Experimentelle Implantation von Hüftoberflächenersatz mithilfe Fluoreszenz-basierter Navigation

Christian Kämper, Orthop, Fuchs-Winkelmann, Susanne (Prof. Dr.)
Less resection of vital bone is necessary using hip surface replacement. This is one of the main reasons why these implants are indicated for younger patients. An exact positioning of the implant is crucial to avoid osseous complication and poor functionality. This is also essential for the instruments used. This study evaluated the accuracy of a navigated implantation of a hip resurfacing implant using a fluoroscopic navigation system. Ten cadaveric specimens in Thiel's solution underwent a
more » ... tion underwent a simulated navigated implantation of an ACCIS hip resurfacing prosthesis (Implantcast, Buxtehude, Germany). The fluoroscopic navigation system was developed by the Helmholtz-Institute for Biomechanical Engineering (RWTH Aachen University, Germany). For implantation a posterior approach in lateral position of the specimen was used. After fixation of the "Dynamic Reference Base" on the proximal femur, the planning of the implant's position was performed. After two x-ray images from different perspectives the planning can be carried out using the "Zero-dose-C-Arm" simulation. The leading K-Wire was navigated while the femoral preparation and the implantation proceeded in conventional technique. The mean time for navigation was 16,8 minutes. After a CT-scan the proximal femur was analyzed. This showed a femoral notching in one case. The minimal distance between the pin of the prosthesis and the cortical bone was 3,96mm. The mean distance error between planed and implanted position was 3,5mm. The mean angulation error was 2.38°. The comparison with other publications shows the overall trend of fluoroscopic navigation being able to achieve a good positioning of the implant. The additional time effort represents the general average of fluoroscopic navigation. This study can only suggest further analysis of this topic particularly in regard to a comparison with free-hand techniques and bone morphing.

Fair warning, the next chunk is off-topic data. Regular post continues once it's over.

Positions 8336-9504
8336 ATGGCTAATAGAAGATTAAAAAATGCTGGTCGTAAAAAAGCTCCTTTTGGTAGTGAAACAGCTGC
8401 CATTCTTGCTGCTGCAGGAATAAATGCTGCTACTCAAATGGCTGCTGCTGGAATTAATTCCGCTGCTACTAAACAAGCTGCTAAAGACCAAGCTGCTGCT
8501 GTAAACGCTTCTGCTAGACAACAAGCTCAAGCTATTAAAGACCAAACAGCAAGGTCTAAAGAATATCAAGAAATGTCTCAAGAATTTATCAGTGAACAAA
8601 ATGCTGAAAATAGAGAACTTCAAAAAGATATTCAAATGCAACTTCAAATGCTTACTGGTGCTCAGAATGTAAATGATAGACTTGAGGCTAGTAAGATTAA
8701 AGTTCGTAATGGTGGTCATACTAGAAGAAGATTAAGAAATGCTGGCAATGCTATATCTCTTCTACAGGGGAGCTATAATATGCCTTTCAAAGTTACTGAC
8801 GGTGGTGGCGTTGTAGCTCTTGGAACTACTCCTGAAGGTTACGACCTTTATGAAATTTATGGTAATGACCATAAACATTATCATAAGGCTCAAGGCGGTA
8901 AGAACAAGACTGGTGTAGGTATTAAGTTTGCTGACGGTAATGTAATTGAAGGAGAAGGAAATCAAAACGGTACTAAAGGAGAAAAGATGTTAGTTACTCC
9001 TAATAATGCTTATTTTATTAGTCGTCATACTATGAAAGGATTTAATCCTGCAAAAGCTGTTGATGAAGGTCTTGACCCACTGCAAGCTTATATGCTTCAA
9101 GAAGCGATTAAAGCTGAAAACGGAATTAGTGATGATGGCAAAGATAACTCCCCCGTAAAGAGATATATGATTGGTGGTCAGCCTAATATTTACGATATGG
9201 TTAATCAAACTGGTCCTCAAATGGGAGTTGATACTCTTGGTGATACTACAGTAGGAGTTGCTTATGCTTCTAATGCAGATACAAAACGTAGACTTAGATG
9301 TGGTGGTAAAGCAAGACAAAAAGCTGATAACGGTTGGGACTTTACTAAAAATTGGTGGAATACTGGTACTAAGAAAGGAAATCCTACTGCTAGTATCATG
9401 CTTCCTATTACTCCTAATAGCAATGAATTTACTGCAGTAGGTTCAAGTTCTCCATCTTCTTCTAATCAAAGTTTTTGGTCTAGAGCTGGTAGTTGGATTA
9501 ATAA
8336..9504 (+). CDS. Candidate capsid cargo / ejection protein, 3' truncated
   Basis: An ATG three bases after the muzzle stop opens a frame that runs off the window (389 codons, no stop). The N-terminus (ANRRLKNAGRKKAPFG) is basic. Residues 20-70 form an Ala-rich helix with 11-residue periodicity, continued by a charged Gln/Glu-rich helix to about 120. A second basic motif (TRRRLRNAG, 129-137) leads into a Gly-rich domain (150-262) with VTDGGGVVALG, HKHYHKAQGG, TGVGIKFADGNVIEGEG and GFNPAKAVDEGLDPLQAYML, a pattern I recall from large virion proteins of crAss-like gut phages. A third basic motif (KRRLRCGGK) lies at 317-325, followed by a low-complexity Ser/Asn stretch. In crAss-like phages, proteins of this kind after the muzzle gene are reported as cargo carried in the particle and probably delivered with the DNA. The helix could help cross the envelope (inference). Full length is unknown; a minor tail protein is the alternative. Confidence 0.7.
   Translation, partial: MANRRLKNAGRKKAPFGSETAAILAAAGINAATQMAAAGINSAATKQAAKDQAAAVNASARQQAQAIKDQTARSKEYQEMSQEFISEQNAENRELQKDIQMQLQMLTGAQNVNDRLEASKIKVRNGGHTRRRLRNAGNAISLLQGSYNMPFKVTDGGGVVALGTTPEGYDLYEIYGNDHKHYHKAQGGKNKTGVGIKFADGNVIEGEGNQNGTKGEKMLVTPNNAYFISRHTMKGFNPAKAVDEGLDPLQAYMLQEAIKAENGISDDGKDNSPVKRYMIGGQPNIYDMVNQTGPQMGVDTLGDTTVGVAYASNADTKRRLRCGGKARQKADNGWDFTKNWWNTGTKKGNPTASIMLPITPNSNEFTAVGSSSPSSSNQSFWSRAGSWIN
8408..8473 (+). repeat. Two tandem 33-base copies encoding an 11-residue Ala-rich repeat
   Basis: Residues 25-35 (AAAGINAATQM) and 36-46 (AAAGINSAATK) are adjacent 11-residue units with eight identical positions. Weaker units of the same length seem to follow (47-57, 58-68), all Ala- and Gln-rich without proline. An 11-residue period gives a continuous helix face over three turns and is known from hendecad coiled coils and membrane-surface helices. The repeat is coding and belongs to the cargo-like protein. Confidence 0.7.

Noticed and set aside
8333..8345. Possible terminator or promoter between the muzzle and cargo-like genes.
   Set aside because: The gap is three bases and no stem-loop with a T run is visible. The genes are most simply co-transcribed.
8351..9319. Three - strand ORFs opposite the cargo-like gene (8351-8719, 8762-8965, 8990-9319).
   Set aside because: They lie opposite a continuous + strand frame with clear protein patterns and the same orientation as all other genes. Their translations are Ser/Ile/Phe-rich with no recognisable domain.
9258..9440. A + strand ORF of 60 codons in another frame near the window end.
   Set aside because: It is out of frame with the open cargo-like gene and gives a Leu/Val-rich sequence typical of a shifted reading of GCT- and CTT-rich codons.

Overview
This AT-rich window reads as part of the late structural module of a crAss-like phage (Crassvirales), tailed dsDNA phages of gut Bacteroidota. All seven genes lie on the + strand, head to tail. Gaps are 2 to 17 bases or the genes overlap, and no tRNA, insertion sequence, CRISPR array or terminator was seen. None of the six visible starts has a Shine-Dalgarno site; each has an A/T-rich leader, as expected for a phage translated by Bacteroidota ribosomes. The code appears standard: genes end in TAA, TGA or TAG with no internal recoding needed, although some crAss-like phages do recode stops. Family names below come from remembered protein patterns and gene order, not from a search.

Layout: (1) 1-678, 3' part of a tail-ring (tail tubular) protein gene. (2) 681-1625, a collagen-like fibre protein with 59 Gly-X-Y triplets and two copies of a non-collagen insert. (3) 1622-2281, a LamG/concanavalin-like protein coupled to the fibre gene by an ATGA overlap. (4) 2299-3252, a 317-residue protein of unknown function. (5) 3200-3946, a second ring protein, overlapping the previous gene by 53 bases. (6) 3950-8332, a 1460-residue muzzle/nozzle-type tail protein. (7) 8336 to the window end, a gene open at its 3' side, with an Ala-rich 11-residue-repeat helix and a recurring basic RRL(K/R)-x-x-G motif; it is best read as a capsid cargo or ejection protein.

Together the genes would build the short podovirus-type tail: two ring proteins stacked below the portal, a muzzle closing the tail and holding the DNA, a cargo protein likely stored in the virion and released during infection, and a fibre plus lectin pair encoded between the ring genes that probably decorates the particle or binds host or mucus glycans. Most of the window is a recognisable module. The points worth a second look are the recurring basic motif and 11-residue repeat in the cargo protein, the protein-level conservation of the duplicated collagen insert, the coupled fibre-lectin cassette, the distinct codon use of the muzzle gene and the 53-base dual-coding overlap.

doi:10.17192/z2009.0386 fatcat:nkaake5h6fbllg5vzidt7cj5va